In a post I did a couple of days ago, Six Reasons Why The Housing Market Peaks Will Not Return, I outlined reasons why I don't anticipate a return the glory days of the past decade; and while most seemed to understand my purpose for writing the post, some suggested that I should refrain from such "gloom and doom" projections.
Some even suggested that I had some sort of agenda, that I would somehow benefit by creating negative expectations. Strangely, I’ve been criticized when I pointed out opportunities in the housing market and as well as those times I advised caution; but I have no vested interest in either promoting or impeding home sales. The purpose of my blog is to share the knowledge I’ve gained during 4 decades in the housing industry.
I write to help both buyers and sellers make the most prudent choices, and I base my posts upon what I have observed in the market as well as the overall economy. Is it just the opinion of one man? Of course it is; my opinion is the only one I can have. And, I don’t claim to have all the answers, but I can offer the experience of having come through several recessions. I make no attempt to change the opinion of anyone, for I have no benefit in doing so; but I do attempt to encourage an intelligent discourse so that we may all benefit.
Some of those commenting have reminded me of the cyclical nature of the housing market--that we only have to wait for things to return to business as usual. There have even predictions of a greater boom to follow. But this is not the recessions of 1980 – 82, or 1990 – 91. This is not the dot com bust. Conditions are vastly different.
Yet, regardless of what has transpired, many expect the government’s housing and stimulus programs to restore things to normal. However, their efforts to date have been dismal failures. The projections for HAMP, the program intended to save millions from foreclosure, appear to have been grossly overestimated. And the government’s stimulus and TARP have only served to keep failed institutions in business, while creating few jobs.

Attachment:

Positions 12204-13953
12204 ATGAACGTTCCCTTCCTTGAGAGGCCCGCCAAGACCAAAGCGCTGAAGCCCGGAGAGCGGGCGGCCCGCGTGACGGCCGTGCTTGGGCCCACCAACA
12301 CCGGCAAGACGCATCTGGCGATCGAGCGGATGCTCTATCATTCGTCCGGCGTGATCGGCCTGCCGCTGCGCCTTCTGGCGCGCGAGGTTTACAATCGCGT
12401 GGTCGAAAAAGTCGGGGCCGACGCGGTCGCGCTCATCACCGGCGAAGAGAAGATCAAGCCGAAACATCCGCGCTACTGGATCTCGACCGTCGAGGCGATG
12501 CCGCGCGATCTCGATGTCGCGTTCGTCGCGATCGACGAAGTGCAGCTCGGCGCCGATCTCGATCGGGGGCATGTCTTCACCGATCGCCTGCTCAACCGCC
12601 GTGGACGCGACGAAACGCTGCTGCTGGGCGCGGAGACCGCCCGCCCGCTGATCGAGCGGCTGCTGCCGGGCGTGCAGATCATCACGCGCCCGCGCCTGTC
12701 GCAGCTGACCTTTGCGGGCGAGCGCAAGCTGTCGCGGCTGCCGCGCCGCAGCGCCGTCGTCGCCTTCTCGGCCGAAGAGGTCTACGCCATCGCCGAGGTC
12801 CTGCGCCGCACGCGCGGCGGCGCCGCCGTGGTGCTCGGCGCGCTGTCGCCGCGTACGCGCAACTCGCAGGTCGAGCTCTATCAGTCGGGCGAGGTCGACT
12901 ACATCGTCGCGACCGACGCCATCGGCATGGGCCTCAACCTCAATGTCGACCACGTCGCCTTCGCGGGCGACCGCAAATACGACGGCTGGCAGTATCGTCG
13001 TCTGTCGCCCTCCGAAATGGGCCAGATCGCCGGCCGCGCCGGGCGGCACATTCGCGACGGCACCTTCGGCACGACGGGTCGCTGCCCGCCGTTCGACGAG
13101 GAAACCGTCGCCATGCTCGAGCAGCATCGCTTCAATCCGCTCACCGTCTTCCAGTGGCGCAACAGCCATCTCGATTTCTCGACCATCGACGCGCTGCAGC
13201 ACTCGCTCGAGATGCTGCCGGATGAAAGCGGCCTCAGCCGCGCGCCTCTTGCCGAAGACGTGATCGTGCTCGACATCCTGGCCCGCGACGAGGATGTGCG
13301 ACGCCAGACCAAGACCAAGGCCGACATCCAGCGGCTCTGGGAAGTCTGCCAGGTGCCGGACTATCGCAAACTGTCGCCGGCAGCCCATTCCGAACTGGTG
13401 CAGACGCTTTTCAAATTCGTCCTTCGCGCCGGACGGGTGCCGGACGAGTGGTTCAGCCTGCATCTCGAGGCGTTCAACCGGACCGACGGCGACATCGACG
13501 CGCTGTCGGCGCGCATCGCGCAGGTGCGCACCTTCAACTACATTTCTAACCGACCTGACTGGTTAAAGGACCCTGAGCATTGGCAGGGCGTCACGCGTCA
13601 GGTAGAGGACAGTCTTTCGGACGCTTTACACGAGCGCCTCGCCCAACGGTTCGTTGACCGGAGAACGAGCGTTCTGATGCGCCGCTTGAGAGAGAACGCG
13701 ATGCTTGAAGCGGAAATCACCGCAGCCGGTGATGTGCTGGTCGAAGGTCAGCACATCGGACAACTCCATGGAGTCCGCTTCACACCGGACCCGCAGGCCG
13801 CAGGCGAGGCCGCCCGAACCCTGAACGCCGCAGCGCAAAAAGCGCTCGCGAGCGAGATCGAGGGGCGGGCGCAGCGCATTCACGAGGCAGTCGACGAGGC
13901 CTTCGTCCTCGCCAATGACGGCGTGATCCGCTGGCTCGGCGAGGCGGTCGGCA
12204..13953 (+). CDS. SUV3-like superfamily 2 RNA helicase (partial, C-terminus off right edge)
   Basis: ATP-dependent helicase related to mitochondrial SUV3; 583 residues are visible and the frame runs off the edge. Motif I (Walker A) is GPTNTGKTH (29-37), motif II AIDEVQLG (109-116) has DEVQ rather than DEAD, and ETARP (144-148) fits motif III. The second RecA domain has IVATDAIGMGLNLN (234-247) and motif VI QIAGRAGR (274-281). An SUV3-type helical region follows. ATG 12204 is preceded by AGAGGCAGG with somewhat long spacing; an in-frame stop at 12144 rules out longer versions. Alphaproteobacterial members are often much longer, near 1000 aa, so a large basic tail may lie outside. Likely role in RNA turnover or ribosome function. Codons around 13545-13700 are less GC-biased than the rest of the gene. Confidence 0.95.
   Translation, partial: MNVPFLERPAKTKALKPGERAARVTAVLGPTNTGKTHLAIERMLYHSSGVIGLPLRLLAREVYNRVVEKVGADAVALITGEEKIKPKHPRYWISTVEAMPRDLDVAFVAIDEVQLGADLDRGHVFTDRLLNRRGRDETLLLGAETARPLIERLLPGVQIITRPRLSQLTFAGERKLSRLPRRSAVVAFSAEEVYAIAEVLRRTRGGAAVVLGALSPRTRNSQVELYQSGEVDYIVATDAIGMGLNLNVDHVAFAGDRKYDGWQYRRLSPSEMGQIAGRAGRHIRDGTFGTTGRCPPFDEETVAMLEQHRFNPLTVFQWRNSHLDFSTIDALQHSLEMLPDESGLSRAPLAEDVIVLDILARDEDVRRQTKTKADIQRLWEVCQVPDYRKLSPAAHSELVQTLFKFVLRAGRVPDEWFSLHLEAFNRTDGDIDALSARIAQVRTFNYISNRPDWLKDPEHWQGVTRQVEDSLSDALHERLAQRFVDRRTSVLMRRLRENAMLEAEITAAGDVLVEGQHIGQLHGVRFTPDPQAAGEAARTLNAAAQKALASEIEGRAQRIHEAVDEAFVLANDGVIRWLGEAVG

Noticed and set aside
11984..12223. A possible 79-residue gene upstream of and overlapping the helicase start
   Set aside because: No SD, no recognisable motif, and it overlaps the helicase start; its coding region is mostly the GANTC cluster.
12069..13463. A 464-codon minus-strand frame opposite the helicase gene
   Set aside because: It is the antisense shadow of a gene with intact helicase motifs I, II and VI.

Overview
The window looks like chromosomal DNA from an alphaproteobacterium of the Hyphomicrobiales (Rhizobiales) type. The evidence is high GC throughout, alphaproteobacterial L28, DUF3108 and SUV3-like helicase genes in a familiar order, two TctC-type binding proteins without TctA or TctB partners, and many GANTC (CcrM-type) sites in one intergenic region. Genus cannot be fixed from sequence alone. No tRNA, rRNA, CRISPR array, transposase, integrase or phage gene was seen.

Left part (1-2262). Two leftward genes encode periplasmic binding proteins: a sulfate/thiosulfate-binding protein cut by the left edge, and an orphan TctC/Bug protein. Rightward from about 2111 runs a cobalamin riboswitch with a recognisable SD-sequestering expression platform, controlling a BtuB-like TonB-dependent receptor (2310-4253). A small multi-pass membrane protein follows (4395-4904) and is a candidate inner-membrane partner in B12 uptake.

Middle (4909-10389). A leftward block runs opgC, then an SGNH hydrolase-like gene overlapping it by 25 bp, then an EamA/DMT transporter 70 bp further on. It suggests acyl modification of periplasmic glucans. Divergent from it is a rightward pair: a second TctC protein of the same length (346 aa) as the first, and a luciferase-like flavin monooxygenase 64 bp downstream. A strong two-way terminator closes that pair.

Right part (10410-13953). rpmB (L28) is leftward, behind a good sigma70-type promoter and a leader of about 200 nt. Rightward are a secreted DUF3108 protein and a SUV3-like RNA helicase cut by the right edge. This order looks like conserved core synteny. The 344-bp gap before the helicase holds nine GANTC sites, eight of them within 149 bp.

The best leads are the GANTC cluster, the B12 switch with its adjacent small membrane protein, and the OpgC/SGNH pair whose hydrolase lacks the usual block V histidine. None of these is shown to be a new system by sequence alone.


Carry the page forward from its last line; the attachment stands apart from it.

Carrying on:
Today we have predictions of a bottoming of the housing market, talk of "green shoots," and the end of the recession; but we have also had voices in our past, financial “experts” who have also made predictions, and much of what they described was based more in wishful thinking than in fact. Some of their predictions caused others to take action or make purchases and investments based upon the information presented; and many suffered greatly.
Some of the more blatant examples are listed here:
● “We will not have any more crashes in our time.” John Maynard Keynes, 1927
● “There may be a recession in stock prices, but not anything in the nature of a crash.” Irving Fisher, economist, Sept. 5, 1929
● “The depression is over.” Herbert Hoover, June 1930
● “This is the time to buy stocks.” R. W. McNeel, financial analyst, October, 1929
And more recently:
● (We will have) “an on-budget surplus of almost $500 billion . . . in fiscal year 2010” and “an implicit on-budget surplus . . . well past 2030.” Alan Greenspan, 2001
● . . . “we see no serious broad spillover to banks and thrift institutions from the problems in the subprime market.” Ben Bernanke, May, 2007.
I have more than a hundred pages of similar predictions, all flawed. What that demonstrates, of course, is that mine could be flawed as well. But if I’m even partially correct, is it not better to prepare for the consequences, to base our decisions upon the potential that the market will not recover as it has in the past? Everyone must ultimately make their own decisions, and must steer their course based upon their interpretation of the information presented. If my post helps some to make more prudent choices, then my efforts have been worthwhile.
Finally, I’m neither predicting the total collapse of housing nor advising buyers to become renters. For those who need and can afford a home, great bargains exist in almost all markets. Home ownership can provide advantages that far exceed any financial return; and for those who make wise purchases, the future may still provide a healthy return.
My original post was intended to serve as a guide for those unfamiliar with the intricacies of today’s market, for those expecting the market to follow past trends. As I have outlined, I don’t believe it will; and I would advise anyone considering the purchase of a home to seek the guidance of a real estate professional to help them through the mine field of short sales, FSBOs, and foreclosures. The consequences of making the wrong purchase can be dreadful, but the rewards of a well-researched purchase can be significant.
For more on the advantages I see in home ownership, I would suggest reading the following posts:
The Housing Guru: The one source for all your housing questions